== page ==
|Perl: the Markov chain saw|
OK, I'll take you through it... it looks like I misled several others with my late night post as well.
First, lets look at a slightly newer version of the code:
Our main goal is to construct a pattern that matches a piece at the end of the string. This match needs to be one of the keys in %sufdata, specifically the longest such key that matches.
So, start with line #1.
Here we create a list of keys in %sufdata, then join them together with '|' symbols. $pattern is now a string that looks like "a|s|k|ar|ic|ec|ek|er|vec" though the order of the keys is unknown (and unimportant in this specific case).
In line #2:
If we expand $pattern oursleves, we get:
We check for a match, and replace the first one we find with the corresponding value from %sufdata.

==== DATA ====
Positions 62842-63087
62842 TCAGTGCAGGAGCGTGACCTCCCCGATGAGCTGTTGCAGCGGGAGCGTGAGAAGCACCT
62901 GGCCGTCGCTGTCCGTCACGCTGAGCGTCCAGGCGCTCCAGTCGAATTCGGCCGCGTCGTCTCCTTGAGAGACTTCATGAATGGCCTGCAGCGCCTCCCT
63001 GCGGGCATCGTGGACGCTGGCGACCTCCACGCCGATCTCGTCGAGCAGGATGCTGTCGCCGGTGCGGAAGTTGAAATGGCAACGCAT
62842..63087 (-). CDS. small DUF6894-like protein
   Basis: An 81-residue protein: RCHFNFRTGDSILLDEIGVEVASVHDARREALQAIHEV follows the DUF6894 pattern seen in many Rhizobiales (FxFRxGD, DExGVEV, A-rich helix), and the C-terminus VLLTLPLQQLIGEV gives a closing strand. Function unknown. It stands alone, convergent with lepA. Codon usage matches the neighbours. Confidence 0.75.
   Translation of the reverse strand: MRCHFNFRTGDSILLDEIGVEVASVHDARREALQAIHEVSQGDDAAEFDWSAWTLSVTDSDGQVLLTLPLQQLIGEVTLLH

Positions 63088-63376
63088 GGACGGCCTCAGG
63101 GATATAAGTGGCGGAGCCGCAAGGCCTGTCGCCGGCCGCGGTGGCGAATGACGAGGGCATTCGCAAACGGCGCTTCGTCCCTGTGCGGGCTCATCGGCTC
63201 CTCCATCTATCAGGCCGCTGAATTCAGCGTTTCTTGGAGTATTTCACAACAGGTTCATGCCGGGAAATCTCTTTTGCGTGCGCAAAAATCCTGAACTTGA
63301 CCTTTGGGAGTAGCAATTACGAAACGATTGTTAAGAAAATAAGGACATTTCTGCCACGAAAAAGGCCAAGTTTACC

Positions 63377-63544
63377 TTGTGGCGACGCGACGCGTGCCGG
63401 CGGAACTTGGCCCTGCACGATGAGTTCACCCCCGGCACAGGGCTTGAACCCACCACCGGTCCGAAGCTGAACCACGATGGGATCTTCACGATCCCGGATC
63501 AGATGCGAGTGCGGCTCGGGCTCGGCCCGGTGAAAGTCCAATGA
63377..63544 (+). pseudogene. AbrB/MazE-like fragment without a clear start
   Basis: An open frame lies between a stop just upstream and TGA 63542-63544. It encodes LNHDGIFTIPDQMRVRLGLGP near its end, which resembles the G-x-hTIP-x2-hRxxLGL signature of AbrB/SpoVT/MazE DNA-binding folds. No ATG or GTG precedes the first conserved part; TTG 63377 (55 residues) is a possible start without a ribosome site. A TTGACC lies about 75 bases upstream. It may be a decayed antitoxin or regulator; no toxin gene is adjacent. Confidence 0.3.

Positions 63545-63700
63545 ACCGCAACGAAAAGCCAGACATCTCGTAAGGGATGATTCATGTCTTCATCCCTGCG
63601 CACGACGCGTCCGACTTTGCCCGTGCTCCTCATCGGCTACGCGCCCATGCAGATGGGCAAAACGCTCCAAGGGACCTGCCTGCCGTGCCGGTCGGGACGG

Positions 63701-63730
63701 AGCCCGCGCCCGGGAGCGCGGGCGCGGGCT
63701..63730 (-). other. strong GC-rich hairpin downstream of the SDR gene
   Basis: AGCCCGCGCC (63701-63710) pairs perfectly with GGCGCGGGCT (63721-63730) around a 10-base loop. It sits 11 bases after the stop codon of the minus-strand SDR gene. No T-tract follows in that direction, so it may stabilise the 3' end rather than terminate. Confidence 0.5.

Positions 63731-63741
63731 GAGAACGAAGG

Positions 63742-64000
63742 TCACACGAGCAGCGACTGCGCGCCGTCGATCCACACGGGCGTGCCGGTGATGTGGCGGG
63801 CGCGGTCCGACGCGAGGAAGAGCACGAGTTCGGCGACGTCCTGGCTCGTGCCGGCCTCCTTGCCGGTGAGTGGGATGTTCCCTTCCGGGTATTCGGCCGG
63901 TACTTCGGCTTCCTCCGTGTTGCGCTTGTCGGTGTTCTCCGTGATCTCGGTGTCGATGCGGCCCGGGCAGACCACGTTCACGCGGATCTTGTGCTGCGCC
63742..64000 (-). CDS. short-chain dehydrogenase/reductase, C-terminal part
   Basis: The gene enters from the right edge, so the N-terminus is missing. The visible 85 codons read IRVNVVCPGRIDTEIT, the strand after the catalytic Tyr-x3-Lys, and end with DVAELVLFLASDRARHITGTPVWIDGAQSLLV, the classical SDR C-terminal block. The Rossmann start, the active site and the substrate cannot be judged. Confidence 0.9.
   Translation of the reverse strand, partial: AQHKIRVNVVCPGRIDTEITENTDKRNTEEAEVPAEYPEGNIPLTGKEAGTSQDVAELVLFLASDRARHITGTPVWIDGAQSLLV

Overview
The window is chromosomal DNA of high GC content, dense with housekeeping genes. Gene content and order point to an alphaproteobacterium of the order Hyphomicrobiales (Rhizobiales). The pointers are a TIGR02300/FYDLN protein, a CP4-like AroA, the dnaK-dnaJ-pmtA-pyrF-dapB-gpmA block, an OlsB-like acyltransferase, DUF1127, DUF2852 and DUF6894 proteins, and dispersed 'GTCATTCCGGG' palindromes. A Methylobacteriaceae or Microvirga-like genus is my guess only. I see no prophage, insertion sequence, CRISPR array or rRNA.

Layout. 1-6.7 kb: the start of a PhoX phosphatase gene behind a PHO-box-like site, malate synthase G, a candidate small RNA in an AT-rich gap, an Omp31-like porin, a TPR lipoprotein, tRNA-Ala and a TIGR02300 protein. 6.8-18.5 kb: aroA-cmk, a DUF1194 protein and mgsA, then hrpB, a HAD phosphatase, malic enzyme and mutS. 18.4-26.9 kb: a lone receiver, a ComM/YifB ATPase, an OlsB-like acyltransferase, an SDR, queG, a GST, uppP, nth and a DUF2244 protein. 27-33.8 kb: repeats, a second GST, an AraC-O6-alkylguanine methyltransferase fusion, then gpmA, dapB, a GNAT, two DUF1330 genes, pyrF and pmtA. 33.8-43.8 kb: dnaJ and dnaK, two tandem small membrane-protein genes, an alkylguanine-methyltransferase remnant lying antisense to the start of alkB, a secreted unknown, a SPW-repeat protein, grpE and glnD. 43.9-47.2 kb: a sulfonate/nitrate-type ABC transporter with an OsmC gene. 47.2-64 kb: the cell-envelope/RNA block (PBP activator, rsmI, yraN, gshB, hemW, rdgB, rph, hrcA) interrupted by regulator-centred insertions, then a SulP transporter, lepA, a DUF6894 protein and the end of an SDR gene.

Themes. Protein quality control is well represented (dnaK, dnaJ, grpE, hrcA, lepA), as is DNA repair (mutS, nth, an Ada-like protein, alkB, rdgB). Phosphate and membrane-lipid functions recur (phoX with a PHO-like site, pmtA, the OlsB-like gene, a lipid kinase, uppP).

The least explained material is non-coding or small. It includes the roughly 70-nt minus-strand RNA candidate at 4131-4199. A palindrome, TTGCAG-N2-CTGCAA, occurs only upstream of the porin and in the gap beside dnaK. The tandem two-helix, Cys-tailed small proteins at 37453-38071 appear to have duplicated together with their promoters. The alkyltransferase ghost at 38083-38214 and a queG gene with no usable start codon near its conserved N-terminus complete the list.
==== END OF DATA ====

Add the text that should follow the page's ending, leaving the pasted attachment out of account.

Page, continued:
Now here's the trick... the regex engine works from left to right, checking if *any* of those keys match at each position along the way. Since we are anchored at the end, and we use the first one we find, this effectively becomes a search for the longest matching suffix.
So, because of the "left most matching" behavior of the regex engine, we can feel assured that the first match, will actually be the longest one in this particular instance.
Lines 3-6 are left as an excercise for the reader. ;-)